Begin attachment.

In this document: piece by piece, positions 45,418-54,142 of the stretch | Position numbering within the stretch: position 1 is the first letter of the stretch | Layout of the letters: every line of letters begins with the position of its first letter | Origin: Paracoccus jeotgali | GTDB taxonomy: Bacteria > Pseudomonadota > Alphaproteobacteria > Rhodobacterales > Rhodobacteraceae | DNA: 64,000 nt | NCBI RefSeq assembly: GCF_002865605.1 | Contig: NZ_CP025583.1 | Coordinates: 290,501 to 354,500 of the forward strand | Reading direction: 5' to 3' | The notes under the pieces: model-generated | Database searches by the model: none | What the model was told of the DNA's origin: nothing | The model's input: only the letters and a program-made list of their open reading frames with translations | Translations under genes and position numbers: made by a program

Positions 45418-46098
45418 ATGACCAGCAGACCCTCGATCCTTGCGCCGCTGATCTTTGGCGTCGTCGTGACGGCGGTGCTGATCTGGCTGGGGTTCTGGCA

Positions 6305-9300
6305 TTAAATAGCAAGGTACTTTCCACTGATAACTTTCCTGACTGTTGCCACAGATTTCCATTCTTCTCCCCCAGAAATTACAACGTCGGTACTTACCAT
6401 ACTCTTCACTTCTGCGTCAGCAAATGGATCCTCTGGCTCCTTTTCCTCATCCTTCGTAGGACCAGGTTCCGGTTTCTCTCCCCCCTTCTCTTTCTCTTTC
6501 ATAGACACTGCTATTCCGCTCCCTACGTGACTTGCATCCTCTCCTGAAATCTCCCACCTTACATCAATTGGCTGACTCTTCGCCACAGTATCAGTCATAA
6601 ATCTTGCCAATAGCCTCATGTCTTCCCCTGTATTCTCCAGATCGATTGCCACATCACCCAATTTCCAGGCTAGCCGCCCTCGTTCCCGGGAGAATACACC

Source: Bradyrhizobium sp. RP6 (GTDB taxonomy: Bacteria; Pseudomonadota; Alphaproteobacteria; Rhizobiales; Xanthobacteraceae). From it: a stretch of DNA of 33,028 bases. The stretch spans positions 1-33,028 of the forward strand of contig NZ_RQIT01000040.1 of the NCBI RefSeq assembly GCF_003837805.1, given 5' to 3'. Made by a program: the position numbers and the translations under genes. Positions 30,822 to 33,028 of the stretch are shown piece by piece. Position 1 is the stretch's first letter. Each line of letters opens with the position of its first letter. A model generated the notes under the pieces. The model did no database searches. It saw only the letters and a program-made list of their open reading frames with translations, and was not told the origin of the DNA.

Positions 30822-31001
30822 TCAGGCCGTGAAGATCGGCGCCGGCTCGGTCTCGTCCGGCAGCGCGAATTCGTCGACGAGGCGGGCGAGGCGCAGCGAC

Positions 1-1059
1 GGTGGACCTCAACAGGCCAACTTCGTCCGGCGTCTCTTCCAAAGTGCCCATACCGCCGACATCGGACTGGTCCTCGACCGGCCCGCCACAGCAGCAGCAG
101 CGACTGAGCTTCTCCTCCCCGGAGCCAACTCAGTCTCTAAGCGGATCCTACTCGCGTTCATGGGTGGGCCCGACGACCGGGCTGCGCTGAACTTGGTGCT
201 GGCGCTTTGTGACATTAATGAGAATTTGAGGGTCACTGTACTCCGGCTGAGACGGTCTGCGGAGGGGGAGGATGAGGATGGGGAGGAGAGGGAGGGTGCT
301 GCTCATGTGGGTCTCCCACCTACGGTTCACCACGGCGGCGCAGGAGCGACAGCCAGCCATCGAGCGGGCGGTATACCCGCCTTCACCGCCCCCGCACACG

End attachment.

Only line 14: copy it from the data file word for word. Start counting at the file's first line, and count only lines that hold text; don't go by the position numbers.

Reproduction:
101 CGACTGAGCTTCTCCTCCCCGGAGCCAACTCAGTCTCTAAGCGGATCCTACTCGCGTTCATGGGTGGGCCCGACGACCGGGCTGCGCTGAACTTGGTGCT